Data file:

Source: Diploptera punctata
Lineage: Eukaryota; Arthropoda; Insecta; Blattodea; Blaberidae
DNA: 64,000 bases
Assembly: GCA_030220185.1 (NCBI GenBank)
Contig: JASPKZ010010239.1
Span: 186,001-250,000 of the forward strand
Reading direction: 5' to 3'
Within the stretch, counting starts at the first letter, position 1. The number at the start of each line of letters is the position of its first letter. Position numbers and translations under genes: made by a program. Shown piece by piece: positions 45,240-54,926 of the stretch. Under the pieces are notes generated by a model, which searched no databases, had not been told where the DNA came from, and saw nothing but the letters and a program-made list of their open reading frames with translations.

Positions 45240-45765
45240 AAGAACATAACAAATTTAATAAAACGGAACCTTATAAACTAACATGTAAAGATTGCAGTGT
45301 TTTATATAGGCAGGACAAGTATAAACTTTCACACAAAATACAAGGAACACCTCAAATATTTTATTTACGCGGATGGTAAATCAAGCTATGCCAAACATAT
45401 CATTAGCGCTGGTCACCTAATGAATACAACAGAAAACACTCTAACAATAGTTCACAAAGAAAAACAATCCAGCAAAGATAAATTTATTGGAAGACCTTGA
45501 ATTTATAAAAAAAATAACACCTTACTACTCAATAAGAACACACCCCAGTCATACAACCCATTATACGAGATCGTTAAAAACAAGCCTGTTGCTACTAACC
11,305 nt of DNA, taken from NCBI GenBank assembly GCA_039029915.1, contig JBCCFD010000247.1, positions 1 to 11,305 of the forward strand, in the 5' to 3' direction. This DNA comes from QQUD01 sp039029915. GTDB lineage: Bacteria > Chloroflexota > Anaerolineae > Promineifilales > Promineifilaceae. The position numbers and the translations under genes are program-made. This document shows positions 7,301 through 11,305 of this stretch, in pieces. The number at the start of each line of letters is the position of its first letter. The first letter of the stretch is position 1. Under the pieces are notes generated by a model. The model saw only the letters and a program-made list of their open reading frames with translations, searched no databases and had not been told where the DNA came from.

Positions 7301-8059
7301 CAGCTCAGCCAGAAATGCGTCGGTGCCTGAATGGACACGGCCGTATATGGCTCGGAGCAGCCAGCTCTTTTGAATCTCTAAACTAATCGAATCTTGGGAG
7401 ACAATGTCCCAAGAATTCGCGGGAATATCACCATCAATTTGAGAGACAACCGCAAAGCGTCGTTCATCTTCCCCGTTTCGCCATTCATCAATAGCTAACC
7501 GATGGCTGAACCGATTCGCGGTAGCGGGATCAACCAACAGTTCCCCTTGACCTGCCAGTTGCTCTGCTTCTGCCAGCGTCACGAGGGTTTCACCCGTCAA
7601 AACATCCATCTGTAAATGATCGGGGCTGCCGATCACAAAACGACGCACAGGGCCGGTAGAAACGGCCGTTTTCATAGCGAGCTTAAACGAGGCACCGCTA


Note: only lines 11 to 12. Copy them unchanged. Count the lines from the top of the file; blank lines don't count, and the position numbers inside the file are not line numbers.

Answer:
45301 TTTATATAGGCAGGACAAGTATAAACTTTCACACAAAATACAAGGAACACCTCAAATATTTTATTTACGCGGATGGTAAATCAAGCTATGCCAAACATAT
45401 CATTAGCGCTGGTCACCTAATGAATACAACAGAAAACACTCTAACAATAGTTCACAAAGAAAAACAATCCAGCAAAGATAAATTTATTGGAAGACCTTGA